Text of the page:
Last week, in connection with a pot cupboard, The Great Exhibition came into a conversation I was having with a client.
This exhibition was one of the most successful things to happen in Victorian England and has influenced many styles and manufacturing processes since.
It was an attempt (and a very successful one) to give a living picture of the point at which the world had reached in design...
It was housed in a 19-acre glass structure which occupied part of the 26-acre site in Hyde Park.
It took just four months to build and because of all the glass, was christened “Crystal Palace” by Punch Magazine.
The doors opened on May 1, 1851 and closed on October 11.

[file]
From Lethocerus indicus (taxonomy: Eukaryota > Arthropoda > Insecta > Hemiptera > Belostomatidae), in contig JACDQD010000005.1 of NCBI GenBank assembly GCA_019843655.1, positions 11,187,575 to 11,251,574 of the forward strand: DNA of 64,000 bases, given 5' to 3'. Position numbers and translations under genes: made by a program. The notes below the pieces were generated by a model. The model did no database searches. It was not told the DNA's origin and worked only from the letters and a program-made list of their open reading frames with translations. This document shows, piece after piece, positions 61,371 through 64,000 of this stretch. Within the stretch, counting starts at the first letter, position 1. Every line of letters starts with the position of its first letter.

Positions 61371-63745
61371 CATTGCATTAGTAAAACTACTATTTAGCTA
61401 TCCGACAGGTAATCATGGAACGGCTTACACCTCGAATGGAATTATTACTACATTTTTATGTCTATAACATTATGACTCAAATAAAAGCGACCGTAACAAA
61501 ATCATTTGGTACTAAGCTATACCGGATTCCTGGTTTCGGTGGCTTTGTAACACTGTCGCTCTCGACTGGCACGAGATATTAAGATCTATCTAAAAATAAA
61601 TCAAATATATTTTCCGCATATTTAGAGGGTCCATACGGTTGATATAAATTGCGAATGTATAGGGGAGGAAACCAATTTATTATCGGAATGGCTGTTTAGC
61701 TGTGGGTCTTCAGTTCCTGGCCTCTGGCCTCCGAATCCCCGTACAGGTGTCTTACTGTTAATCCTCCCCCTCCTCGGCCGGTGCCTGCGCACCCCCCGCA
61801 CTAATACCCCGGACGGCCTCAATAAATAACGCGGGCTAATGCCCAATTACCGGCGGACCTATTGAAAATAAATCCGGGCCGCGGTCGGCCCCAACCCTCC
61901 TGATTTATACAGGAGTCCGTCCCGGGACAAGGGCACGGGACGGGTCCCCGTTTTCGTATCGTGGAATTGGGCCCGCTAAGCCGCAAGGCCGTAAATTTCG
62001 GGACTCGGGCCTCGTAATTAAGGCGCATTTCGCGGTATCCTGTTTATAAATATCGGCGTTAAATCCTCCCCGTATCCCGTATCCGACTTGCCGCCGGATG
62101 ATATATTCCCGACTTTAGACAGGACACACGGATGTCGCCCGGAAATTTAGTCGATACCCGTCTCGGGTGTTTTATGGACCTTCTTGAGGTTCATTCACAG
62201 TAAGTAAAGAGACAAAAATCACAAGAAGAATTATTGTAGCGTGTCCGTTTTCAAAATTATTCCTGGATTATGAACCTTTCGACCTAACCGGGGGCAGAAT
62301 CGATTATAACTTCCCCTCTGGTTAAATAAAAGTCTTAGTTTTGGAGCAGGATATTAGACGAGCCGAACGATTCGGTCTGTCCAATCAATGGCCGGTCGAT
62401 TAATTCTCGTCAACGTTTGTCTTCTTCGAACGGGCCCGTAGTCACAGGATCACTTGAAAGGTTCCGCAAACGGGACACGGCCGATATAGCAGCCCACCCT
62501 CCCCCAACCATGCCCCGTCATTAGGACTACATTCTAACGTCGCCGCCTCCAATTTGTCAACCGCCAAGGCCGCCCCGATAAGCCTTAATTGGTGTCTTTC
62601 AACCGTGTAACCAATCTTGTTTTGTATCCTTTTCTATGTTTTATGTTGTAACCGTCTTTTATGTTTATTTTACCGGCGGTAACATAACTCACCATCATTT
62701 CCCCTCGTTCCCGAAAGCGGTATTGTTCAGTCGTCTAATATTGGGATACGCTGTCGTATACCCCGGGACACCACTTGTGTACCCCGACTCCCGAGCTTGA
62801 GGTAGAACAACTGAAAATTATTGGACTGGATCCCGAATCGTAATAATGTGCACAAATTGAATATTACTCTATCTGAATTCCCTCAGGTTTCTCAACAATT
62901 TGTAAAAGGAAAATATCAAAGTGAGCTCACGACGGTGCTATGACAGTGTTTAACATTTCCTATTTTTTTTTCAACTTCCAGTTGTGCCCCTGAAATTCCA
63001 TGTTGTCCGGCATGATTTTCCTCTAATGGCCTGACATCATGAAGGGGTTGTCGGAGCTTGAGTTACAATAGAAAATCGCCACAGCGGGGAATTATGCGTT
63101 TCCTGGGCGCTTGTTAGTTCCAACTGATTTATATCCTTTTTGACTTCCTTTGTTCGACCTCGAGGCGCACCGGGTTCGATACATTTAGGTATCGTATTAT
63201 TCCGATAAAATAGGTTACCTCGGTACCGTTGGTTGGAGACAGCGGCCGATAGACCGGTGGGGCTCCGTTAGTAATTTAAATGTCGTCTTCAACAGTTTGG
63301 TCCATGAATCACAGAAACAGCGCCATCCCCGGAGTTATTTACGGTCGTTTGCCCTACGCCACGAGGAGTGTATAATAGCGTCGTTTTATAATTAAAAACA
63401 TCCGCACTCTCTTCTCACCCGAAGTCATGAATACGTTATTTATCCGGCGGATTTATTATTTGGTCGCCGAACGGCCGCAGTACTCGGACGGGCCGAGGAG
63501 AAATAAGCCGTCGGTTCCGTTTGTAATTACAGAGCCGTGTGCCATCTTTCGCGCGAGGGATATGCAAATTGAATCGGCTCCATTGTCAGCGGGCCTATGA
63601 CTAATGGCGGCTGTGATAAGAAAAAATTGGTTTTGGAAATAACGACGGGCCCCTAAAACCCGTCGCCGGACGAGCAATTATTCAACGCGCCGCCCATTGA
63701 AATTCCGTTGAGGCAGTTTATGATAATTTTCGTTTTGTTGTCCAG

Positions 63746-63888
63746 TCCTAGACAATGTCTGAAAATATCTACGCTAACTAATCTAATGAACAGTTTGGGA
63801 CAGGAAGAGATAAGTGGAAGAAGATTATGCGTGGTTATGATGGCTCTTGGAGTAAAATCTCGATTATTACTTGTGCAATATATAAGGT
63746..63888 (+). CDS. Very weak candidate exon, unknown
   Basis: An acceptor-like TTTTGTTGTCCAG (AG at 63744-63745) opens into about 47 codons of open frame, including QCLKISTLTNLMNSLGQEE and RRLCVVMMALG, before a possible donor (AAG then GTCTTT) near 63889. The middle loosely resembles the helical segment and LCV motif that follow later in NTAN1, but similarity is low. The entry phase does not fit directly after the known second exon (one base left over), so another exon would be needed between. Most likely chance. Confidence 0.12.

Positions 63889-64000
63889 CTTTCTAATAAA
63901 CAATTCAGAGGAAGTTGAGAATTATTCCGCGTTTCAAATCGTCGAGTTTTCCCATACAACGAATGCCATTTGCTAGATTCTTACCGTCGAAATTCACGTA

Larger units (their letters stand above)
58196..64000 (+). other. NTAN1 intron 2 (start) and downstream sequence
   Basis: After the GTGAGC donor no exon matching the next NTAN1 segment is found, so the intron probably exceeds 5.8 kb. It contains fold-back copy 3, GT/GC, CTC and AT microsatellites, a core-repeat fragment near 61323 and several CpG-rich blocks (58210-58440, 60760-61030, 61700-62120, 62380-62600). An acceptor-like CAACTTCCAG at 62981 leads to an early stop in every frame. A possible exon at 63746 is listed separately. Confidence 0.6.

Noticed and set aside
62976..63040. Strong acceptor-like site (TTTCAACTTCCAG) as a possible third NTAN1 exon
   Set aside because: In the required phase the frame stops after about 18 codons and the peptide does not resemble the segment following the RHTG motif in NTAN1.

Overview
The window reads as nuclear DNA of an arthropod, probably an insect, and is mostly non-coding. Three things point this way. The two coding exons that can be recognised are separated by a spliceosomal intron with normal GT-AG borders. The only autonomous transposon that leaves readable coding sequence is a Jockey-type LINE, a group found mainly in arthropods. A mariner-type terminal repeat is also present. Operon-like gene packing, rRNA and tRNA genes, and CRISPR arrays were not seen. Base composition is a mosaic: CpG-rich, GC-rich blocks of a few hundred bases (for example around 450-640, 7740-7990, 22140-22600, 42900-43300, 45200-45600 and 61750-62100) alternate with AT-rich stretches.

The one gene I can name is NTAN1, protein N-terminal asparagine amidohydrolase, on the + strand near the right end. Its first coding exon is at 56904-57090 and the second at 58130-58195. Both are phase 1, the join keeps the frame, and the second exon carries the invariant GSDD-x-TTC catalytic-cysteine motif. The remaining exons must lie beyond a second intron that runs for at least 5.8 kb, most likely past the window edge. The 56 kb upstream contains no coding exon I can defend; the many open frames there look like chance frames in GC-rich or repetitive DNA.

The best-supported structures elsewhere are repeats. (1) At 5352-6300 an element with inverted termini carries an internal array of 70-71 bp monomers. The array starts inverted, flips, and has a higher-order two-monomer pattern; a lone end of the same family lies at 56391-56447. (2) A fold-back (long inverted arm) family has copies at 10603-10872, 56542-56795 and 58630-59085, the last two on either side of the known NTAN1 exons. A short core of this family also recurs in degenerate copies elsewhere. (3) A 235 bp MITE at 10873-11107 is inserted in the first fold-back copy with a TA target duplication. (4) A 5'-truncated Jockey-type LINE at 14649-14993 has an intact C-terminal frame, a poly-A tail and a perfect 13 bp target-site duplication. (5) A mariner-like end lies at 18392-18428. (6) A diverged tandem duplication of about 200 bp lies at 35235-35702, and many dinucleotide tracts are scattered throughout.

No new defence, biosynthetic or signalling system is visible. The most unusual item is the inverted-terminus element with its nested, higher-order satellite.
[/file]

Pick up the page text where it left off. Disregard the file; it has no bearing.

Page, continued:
There were almost 14,000 exhibitions and more than six million people visited in the 141 days the exhibition was open (no Sunday trading in Victorian England).
It was an attempt (and a very successful one) to give a living picture of the point at which the world had reached in design and manufacturing.
More than 6,500 of the 14,000 exhibitors were foreign so everyone who visited could see what life was like everywhere in the world.
The exhibition also acted as a platform for the further development of 19th century style and design.
After the exhibition many debates took place about the future of the Crystal Palace.
Eventually it was decided to dismantle it and rebuild it at Sydenham, where it was opened in 1854, eventually burning down in November 1936.
The pot cupboard I was referring to was a mid Victorian piece, so it was produced around the time of the Great Exhibition.
A similar example would almost certainly have been seen at the Crystal Palace, along with everything from babies’ bonnets to four poster beds and agricultural machinery.